African American worried about getting keloid scars after Open Rhinoplasty - what are the risk of getting a keloid?

I'll be having an open rhinoplasty, and I'm really scared that my face would be destroyed by keloids. I've already spoke to my surgeon and he told me that there could be a risk that my scares leave keloids, especially in an open rhino for a Afro. Could tell me more about that please?? Thank you

Doctor Answers (7)

Keloiding after surgery

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Keloids, or raised scars that grow outside the bounds of injury, are more common in African-American and Asian populations, and seem to have a genetic predisposition.  They are different from hypertrophic scars, or raised scars that stay within the area of injury.  Hypertrophic scars are common in areas of high tension (shoulder, back, etc).  Thankfully, the central face and the nose seem to be spared from keloid formation.  While it is a possibility, I have not seen rhinoplasty-related keloid formation in my practice and have heard other rhinoplasty surgeons discuss the absence of rhinoplasty keloiding in their practice at meetings.  A review of the rhinoplasty literature describes a few hypertrophic scars in African-American rhinoplasty patients, but no keloids.  Close follow-up with your rhinoplasty surgeon, with consideration of steroid and or 5-fluorouracil injections for raised or hypertrophic scars, should improve the chances of a good outcome.  Good luck!


Atlanta Facial Plastic Surgeon
5.0 out of 5 stars 1 review

Possibility of Keloids

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Most individuals who are at high risk of keloid formation know they have a healing problem long before presenting for Rhinoplasty. True keloid formers respond to even trivial trauma with an exaggerated formation of scar. Scratches and minor lacerations will demonstrated larger scars than would be anticipated. If you do not have true keloid scars it is highly unlikely you will have any scar issues with open Rhinoplasty. Nothing is 100% but I have yet to see even hypertrophic scarring in an open Rhinoplasty.  Best of Luck  Dr Harrell

Jon F. Harrell, DO
Miami Plastic Surgeon
5.0 out of 5 stars 32 reviews

African American worried about getting keloid scars after Open Rhinoplasty - what are the risk of getting a keloid?

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  I perform closed rhinoplasty to avoid that scar.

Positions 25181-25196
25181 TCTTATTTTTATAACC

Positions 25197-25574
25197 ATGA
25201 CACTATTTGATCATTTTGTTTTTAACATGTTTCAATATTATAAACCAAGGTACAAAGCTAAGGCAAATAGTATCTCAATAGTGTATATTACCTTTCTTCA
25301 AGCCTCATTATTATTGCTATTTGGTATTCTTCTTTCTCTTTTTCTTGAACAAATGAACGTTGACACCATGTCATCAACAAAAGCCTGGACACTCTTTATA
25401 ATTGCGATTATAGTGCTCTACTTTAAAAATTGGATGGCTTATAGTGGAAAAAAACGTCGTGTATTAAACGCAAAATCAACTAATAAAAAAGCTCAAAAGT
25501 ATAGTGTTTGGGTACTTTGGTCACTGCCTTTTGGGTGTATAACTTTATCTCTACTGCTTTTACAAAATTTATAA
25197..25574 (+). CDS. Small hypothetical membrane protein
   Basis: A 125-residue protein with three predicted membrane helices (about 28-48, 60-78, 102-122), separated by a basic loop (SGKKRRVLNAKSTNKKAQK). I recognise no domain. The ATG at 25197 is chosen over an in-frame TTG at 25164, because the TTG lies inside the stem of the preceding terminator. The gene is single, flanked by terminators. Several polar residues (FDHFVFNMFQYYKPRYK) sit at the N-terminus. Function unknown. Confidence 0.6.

Kenneth Hughes, MD

Los Angeles, CA.............................

Kenneth B. Hughes, MD
Los Angeles Plastic Surgeon
5.0 out of 5 stars 237 reviews

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Keloid

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Honestly, I have never seen (25 years) or heard of a keloid in an open rhinoplasty. While I suppose it is not impossible, it must be VERY unlikely.

Robert H. Hunsaker, MD
Miami Plastic Surgeon
4.5 out of 5 stars 27 reviews

In our practice, we have not seen keloid scarring at the nasal base in any African American patients.

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When it comes to keloid scarring, the most important factor is location, location, location. Some areas of the body, like your ears, are prone to keloid scarring regardless of skin type. With an uncomplicated open rhinoplasty procedure, your risk of developing a keloid scar is remote at best.

Hope this helps you.

Dr. Joseph

Eric M. Joseph, MD
West Orange Facial Plastic Surgeon
5.0 out of 5 stars 287 reviews

African American rhinoplasty surgery performed through closed rhinoplasty techniques

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If you're concerned about keloid formation, then perform closed rhinoplasty techniques were all the incisions are placed inside the nose. This alleviates the keloid issue completely. 

William Portuese, MD
Seattle Facial Plastic Surgeon
5.0 out of 5 stars 60 reviews

Keloid after open rhinoplasty

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I have done many rhinoplasties on many different skin types, including numerous African Americans.  The risk of keloid formation at the incision is relatively low as long as there is not excess tension put on the wound at the time of closing the incision.  Anecdotally, the only keloid that I have seen was in a patient that had numerous surgeries, one of which was complicated by infection.  That patient was Caucasian.  I would trust your surgeons experience in the matter. 

Jennifer Parker Porter, MD
Chevy Chase Facial Plastic Surgeon
5.0 out of 5 stars 8 reviews

These answers are for educational purposes and should not be relied upon as a substitute for medical advice you may receive from your physician. If you have a medical emergency, please call 911. These answers do not constitute or initiate a patient/doctor relationship.